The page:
Healing Myth | Healing Magic
by Dr. Donald Epstein
Reprinted from The New Times
We all have stories about how life is "supposed to be". There is a certain sense of entitlement deeply anchored in our body/mind that has been transmitted through our culture. These stories often guide ustoward destructive choices that may add to our illness, block our appreciation of healing, and even kill us. I refer to those 'cultural hallucinations' as myths. I believe that the right healing magic can help break the spell of our illusions, and help us to reclaim our power to heal.
Our beliefs and expectations color our perceptions of life experiences. We experience symptoms, crises, and events by first reacting with our socially programmed 'emotional brain'. Our physiology has already reacted before the 'higher brain' has had the opportunity to process the incoming information and to assess the appropriate behavior. The higher brain determines if what we are feeling or sensing is dangerous or benign.
However, this brain information "processing center" has already been programmed by the prevailing cultural mythology. The emotional or knee-jerk type of response to the situation may override a more appropriate response. In my book, Healing Myths, Healing Magic, I divide our beliefs into four categories: Social, Bio-medical, Religious, and New Age.
Like all illusions, the power of our healing myths diminishes when they are recognized for what they truly are, stories that we can either accept or reject. I invite you to entertain the possibility that you are more powerful, creative, prosperous, and compassionate, and have greater healing resources, than you have ever imagined. I invite you to share my personal story that all beings are part of one community, that you are not alone, and that your experiences are not in vain.
You do not have to eat primarily from Tree of Knowledge to survive. You can receive the fruits of the Tree of Life, through which your biology, rather than your understanding, is sacred. Through fully experiencing your biology, you can express spirit more fully and live in a state of grace. From this space, you can gain true knowing, growth, and healing. As I present some myths, you may be tempted to disagree and insist that theyare not myths at all. The stronger that feeling, the more likely that particular story is deeply rooted in our culture and in- grained in your personal physiology.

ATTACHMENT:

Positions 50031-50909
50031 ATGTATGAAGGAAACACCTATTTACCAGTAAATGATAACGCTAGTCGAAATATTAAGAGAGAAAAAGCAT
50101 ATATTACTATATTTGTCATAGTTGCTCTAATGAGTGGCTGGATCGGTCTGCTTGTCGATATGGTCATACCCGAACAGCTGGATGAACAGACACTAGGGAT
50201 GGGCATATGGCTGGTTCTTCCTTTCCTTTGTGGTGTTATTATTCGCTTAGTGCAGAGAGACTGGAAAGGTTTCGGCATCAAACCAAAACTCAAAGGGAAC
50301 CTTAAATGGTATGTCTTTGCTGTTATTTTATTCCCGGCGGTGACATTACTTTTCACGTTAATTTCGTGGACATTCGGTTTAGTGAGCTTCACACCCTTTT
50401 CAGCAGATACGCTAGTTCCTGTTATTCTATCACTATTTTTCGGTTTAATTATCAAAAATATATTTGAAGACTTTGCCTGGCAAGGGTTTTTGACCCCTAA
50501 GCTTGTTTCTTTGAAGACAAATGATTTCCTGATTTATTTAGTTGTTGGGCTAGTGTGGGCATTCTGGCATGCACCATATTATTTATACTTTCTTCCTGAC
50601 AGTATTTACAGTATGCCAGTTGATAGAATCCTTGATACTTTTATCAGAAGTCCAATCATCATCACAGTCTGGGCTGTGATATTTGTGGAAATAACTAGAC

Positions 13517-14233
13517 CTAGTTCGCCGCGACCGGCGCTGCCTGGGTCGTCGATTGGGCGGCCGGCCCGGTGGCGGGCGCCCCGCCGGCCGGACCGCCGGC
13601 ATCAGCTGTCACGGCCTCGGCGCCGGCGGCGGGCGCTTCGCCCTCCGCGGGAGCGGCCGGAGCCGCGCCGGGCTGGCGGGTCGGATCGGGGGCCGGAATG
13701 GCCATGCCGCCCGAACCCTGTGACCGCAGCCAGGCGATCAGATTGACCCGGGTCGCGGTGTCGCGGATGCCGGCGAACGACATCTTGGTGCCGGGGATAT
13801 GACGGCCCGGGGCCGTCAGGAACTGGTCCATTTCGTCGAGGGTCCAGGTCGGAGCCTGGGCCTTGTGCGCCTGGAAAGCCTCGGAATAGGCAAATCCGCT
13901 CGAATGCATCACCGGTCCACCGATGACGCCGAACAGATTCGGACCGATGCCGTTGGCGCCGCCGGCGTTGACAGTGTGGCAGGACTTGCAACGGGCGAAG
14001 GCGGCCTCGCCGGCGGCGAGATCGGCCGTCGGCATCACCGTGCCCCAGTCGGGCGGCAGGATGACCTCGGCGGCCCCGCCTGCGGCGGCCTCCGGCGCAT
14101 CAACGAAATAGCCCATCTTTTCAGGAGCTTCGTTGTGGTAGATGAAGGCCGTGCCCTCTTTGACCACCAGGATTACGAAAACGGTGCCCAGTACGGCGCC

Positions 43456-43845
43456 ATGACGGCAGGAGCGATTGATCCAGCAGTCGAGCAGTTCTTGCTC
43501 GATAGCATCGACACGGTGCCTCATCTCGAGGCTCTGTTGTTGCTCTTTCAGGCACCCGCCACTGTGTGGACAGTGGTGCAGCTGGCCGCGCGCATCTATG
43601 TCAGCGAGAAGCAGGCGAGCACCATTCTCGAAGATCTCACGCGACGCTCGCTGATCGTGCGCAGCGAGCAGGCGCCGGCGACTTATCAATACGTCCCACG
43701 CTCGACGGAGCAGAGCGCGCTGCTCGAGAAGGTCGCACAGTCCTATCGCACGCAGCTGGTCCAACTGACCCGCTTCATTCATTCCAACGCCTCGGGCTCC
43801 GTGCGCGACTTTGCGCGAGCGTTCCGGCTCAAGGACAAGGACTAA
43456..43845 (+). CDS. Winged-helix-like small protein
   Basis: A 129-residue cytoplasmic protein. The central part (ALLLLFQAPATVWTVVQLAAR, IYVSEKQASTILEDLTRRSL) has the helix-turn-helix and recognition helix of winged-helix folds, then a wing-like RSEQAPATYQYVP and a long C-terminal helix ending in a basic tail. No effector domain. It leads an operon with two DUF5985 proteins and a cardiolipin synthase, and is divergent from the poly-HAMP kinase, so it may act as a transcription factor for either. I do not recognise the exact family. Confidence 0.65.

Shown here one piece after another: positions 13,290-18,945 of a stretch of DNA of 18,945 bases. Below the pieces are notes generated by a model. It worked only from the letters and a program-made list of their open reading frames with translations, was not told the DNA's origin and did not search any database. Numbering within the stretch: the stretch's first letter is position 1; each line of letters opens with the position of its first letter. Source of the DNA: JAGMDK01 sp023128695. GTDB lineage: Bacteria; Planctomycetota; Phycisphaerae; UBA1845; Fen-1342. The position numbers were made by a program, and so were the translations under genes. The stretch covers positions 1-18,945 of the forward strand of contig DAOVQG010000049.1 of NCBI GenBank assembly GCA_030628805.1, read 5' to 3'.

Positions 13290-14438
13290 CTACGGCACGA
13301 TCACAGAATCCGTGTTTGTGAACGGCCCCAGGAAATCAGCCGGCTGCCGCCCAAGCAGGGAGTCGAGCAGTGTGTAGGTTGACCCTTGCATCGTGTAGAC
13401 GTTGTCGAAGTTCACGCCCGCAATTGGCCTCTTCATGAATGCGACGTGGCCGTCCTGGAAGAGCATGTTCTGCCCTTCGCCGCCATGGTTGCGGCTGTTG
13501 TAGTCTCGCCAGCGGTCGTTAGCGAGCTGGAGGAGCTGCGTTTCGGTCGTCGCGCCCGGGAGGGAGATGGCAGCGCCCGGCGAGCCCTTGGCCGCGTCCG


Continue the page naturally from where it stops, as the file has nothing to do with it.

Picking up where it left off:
A very powerful social myth is: In healing, to be average is normal and therefore desirable. 'Non-average' is considered pathological or deviant, something to be controlled by the culture of the physician, therapist, or court. Rather than applauding those who stand out from the crowd for their unique abilities or unusual accomplishments, we are suspicious of those who do not conform.
Our allopathic view of the body follows the same lines, and its applications are intended to bring everyone toa 'safe normal' or average. 'Normal' in a laboratory test does not mean 'healthy'; it just means average.
If this myth influences your life, you may respond to a concern
by asking a doctor, "Is this normal?'
If you question whether your behavior is 'normal', or if you wait for the results ofa laboratory test to decide if you are healthy or sick, I suggest that you read the following statement, or 'magic', out loud and make it your affirmation for a day:
"I have no need to be average or normal. I surrender the need to fit into the expectations of others at the expense of my own evolution. At times, upon claiming my wholeness, I may look, sound, or 'test' non-average. I joyfully celebrate my loss of normalcy, and claim my authenticity, sanity, and health."
Today, the New Age myths resonate strongly within our culture. New Thought has brought about many shifts in human consciousness in the past forty years. Concepts such as the interconnectedness of life, a desire to heal the rift between our physical and social environments, and the questioning of old paradigms in relation to government, business, education, and religion are all products of New Age thought.
Central to these tenets is the belief that we create the major and minor events in our life through individual intent, thoughts, feelings, and will. When this New Age ideal is viewed through our prevailing or old mythology, where the Tree of Knowledge is our mainstay, serious health consequences occur. What results is the construct that through knowledge, or though proper thought, we can have dominion over our environment. This can be expanded to mean that God, Goddess, or the gods are subject to our thought or will, and presumes that we are knowledgeable enough to know what needs to be changed or controlled.